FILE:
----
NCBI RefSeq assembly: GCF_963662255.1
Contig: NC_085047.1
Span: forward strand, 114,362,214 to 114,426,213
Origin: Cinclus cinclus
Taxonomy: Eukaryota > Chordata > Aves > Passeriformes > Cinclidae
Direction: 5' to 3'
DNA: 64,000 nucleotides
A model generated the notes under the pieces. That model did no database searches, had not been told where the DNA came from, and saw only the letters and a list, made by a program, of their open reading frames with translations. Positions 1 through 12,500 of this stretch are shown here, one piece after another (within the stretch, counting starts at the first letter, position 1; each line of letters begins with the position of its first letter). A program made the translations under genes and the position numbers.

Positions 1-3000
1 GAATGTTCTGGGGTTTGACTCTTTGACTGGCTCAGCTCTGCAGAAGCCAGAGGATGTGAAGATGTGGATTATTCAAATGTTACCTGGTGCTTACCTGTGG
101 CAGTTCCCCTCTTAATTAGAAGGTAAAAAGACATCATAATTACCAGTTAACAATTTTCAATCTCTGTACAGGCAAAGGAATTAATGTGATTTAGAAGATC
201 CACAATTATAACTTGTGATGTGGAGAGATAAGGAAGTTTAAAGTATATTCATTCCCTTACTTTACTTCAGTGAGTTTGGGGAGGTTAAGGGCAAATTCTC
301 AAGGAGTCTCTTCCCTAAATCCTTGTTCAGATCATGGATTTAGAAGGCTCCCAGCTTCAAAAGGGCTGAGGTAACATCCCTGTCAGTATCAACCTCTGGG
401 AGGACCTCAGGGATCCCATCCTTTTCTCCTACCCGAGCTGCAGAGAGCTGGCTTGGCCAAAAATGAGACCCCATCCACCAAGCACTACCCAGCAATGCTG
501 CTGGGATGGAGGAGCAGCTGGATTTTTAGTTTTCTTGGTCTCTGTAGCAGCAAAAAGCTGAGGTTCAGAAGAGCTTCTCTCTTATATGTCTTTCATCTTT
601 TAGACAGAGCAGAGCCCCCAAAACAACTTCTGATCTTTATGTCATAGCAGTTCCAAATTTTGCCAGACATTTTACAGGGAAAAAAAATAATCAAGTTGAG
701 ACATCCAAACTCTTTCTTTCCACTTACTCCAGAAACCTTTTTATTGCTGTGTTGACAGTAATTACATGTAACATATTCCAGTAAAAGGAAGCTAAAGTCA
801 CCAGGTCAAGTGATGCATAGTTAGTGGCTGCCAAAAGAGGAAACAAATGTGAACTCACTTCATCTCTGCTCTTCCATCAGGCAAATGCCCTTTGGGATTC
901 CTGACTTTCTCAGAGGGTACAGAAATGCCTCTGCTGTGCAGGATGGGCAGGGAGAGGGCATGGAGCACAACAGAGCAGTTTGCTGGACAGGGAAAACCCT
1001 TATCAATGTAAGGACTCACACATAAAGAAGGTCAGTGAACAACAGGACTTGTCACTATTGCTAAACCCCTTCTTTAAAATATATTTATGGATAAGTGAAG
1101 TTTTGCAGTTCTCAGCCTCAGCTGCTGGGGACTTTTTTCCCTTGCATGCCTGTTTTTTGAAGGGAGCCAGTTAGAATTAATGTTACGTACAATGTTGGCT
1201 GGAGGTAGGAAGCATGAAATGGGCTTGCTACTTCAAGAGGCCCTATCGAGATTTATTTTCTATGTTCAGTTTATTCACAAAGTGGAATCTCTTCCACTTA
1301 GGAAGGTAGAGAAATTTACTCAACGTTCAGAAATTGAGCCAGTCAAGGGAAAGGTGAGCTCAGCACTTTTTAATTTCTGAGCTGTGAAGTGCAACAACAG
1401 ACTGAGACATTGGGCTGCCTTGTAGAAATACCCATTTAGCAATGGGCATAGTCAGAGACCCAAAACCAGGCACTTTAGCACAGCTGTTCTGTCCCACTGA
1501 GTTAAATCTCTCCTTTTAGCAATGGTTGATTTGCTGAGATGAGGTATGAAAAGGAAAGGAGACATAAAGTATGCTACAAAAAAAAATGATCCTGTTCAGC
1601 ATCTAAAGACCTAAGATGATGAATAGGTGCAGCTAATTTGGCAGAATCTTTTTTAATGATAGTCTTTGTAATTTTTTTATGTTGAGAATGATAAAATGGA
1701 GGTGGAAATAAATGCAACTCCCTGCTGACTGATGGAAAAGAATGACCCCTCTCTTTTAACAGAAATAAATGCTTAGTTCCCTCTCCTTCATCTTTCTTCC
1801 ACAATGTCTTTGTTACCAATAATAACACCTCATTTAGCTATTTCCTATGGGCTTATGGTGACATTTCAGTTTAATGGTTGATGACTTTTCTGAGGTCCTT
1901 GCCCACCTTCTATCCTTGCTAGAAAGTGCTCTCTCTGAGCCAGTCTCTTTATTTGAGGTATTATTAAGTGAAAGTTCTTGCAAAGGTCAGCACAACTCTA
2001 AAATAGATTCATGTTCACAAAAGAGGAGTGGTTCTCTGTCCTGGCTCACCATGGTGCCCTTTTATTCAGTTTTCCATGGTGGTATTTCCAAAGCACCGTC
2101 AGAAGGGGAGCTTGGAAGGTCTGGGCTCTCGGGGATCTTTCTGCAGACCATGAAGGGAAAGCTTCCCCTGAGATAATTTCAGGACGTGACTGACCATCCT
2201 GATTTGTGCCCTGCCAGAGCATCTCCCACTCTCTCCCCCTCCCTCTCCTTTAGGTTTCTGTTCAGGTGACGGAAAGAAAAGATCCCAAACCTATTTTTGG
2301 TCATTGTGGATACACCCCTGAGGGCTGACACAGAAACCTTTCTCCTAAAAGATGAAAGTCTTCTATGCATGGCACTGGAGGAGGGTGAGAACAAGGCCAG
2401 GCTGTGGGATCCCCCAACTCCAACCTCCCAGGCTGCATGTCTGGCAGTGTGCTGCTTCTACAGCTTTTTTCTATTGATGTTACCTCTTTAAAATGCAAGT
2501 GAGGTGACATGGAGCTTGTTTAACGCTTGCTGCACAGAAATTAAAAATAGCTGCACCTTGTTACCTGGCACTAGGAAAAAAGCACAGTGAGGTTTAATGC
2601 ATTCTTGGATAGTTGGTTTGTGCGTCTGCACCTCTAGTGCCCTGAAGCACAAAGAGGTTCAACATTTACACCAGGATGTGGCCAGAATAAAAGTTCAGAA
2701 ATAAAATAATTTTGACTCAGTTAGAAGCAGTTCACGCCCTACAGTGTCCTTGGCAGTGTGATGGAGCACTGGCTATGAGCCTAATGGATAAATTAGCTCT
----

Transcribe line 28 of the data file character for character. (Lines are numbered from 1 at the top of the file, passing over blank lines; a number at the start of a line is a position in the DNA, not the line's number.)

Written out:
1801 ACAATGTCTTTGTTACCAATAATAACACCTCATTTAGCTATTTCCTATGGGCTTATGGTGACATTTCAGTTTAATGGTTGATGACTTTTCTGAGGTCCTT